City College’s Legacy of Educators Against Institutional Inequity

By Samya Brohmi


As City College celebrates Black History Month, faculty members’ and alumni efforts to provide accessibility to higher education for students of color come to light.

In response to the civil rights movement of the ‘60s and ‘70s City College created diversity departments and initiatives. Faculty in each academic department sought to close achievement and opportunity gaps within their own communities and work together to serve all underprivileged students through the Ethnic Studies and Social Justice Collaborative, formerly known as the Diversity Collaborative.

Their efforts provided the foundation for the issuance and ratification by the City College Academic Senate of a diversity resolution in November 2020. The resolution aims to address the pressing needs of reaching racial equity and representation for City College’s students and faculty.

The campus community recently honored and mourned the loss of a pioneer of diversity inclusion programs, Dr. Henry Augustine, an educator who served City College for over 30 years. He founded the predecessor of today’s Umoja/African American Scholastic Programs, responsible for providing retention services for Black students — part of the comprehensive Multicultural Retention Services Department.

Illustration by Viana Goowin/The Guardsman. Instagram: @vrayartistry

Umoja has been instrumental in helping students earn high school diplomas, transfer to Historically Black Colleges and Universities, and access academic and career counseling. Umoja’s educators and alumni have been crucial advocates for intercultural communication and solidarity in and beyond the classroom.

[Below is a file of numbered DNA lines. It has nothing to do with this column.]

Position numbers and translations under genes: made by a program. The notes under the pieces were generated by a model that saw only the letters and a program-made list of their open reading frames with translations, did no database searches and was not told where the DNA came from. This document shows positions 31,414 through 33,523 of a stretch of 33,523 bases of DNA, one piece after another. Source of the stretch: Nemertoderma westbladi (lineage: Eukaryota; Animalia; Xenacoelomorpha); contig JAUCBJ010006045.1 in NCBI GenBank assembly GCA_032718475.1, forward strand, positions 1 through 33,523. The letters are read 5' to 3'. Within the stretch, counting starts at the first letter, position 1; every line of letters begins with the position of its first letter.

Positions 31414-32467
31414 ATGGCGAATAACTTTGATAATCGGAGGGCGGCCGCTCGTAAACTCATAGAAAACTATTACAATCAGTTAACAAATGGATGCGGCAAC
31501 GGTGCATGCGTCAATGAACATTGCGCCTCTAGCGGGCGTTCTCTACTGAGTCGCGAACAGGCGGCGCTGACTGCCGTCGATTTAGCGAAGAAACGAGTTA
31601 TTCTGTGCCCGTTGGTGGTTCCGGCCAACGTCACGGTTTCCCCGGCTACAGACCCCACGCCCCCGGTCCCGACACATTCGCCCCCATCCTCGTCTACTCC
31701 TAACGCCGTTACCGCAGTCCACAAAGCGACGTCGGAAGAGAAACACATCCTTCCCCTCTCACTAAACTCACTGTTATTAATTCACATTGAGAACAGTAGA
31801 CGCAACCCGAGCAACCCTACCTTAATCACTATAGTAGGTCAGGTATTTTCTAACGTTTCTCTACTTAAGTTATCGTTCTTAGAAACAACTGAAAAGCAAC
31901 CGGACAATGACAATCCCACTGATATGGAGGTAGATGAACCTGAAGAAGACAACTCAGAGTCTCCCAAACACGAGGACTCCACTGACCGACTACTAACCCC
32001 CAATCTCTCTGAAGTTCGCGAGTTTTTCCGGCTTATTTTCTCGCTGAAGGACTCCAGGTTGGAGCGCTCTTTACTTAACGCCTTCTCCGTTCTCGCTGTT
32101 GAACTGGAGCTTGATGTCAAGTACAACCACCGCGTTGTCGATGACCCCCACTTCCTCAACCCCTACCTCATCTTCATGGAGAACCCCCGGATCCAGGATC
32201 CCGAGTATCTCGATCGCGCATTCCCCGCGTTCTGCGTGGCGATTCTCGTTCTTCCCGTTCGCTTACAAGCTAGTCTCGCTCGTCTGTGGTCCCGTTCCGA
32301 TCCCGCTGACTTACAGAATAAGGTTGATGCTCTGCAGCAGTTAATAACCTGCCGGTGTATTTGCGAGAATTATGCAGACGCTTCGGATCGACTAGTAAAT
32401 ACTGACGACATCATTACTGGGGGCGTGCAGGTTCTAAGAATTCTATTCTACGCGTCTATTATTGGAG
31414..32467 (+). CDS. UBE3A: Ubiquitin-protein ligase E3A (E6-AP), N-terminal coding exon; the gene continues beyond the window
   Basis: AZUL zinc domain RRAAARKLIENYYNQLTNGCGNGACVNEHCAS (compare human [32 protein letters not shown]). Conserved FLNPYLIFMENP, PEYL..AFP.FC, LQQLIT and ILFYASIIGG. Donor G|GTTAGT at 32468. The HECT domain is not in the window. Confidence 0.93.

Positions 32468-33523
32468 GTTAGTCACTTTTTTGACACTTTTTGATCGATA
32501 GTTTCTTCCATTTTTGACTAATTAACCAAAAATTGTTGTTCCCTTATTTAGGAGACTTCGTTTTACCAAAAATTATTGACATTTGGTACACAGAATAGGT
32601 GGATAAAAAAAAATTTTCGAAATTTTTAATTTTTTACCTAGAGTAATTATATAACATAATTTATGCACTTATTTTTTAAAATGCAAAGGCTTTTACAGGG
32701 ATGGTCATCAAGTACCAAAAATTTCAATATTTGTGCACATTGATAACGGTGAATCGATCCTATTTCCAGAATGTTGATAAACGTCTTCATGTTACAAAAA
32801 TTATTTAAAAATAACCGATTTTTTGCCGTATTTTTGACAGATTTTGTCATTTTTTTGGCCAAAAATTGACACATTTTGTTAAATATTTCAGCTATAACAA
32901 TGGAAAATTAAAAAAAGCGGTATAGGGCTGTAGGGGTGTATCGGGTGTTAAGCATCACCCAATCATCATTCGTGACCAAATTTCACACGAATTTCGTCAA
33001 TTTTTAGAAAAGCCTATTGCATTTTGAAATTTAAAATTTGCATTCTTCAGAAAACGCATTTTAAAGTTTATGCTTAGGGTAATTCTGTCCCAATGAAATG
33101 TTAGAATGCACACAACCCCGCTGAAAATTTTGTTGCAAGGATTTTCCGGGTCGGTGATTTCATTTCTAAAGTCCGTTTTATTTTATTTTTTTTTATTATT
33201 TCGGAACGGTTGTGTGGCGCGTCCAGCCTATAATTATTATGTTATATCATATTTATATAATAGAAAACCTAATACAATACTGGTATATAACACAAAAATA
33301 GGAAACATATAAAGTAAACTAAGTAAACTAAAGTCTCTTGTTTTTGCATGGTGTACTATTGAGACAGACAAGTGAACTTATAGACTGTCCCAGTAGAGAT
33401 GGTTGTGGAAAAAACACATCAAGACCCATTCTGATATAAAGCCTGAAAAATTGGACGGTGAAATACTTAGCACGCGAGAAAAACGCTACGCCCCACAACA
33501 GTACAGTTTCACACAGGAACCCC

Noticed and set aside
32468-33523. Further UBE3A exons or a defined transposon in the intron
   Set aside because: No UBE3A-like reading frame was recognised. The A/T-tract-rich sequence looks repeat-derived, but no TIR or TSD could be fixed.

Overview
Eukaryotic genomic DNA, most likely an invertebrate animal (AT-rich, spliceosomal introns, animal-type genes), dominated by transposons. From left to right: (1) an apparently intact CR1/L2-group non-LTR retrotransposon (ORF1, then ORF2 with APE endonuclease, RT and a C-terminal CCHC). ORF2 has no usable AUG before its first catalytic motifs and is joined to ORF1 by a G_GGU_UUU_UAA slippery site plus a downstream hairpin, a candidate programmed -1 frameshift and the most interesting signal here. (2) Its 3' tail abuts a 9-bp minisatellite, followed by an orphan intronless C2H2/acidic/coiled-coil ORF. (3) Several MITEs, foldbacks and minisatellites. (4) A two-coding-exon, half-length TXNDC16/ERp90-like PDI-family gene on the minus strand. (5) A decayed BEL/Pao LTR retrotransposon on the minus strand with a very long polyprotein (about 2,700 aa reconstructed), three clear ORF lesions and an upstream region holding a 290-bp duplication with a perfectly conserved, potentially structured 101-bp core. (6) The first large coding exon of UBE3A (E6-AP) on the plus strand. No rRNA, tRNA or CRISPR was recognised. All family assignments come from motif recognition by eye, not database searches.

Former Chair of African American Studies Department Dr. Ramona Coates has dedicated her career to strengthening solidarity with Latin American and Latinx Studies. Her roles include developing LALS5, a statistics course exploring the intersection of data analysis and Latin American and Latinx Studies, and sitting on City College’s Affirmative Action Task Force’s Scholarship Committee.

City College’s Academic Senate has been responsible for campus policy development and implementation since 1997. As the COVID-19 pandemic has exposed substantial racial disparities in education, its members have recognized that students of color are more susceptible to academic barriers and health inequalities than ever.

On Nov. 11, 2020, its Executive Council approved the Resolution on Diversity, Equity, and Inclusion (Resolution 2020.11.18.6D). The document expresses the Academic Senate’s continuing obligation to advancing equity on campus through improving the role of social justice in the diversity framework for academic and professional settings, and hiring and retention of diverse faculty.

The resolution also addresses the administration’s need to tackle racism within the institution and update City College’s current mission statement to reflect a campus-wide commitment to diversity, equity, inclusion, and belonging.

The body recently joined other community colleges to press for the dissolution of institutional discrimination and greater inclusivity in higher education by signing the Academic Senate for California Community College’s Anti-Racism Pledge.

The Guardsman